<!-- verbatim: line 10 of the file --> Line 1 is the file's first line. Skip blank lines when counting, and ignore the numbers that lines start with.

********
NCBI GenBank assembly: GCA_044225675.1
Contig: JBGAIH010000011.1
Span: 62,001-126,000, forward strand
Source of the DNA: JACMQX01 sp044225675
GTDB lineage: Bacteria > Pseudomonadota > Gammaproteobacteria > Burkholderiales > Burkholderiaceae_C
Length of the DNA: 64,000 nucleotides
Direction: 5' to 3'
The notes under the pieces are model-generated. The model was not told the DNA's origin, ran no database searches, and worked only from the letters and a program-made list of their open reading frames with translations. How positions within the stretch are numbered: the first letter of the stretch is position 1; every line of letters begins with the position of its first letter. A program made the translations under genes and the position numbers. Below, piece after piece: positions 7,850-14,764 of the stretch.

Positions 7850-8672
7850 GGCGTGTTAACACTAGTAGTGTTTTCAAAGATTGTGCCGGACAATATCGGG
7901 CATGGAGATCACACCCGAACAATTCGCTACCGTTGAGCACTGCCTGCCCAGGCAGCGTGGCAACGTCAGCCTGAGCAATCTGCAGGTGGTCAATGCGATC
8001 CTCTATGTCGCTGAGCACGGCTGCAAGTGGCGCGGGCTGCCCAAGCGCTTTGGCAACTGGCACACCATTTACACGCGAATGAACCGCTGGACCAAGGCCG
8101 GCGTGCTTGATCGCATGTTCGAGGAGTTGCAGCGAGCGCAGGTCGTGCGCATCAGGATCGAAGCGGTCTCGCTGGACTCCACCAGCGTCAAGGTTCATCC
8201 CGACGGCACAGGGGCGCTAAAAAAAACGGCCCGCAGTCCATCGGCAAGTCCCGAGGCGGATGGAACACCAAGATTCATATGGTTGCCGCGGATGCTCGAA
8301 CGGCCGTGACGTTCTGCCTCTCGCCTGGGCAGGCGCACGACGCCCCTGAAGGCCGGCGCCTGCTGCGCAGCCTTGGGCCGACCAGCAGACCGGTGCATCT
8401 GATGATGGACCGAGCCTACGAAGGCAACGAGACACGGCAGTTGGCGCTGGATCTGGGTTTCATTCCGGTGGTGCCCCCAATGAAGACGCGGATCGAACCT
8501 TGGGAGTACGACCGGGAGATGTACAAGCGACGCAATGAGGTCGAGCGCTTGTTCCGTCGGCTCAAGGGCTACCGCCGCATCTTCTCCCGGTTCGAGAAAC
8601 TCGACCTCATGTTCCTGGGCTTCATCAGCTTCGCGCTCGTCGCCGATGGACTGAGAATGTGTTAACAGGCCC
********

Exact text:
7850 GGCGTGTTAACACTAGTAGTGTTTTCAAAGATTGTGCCGGACAATATCGGG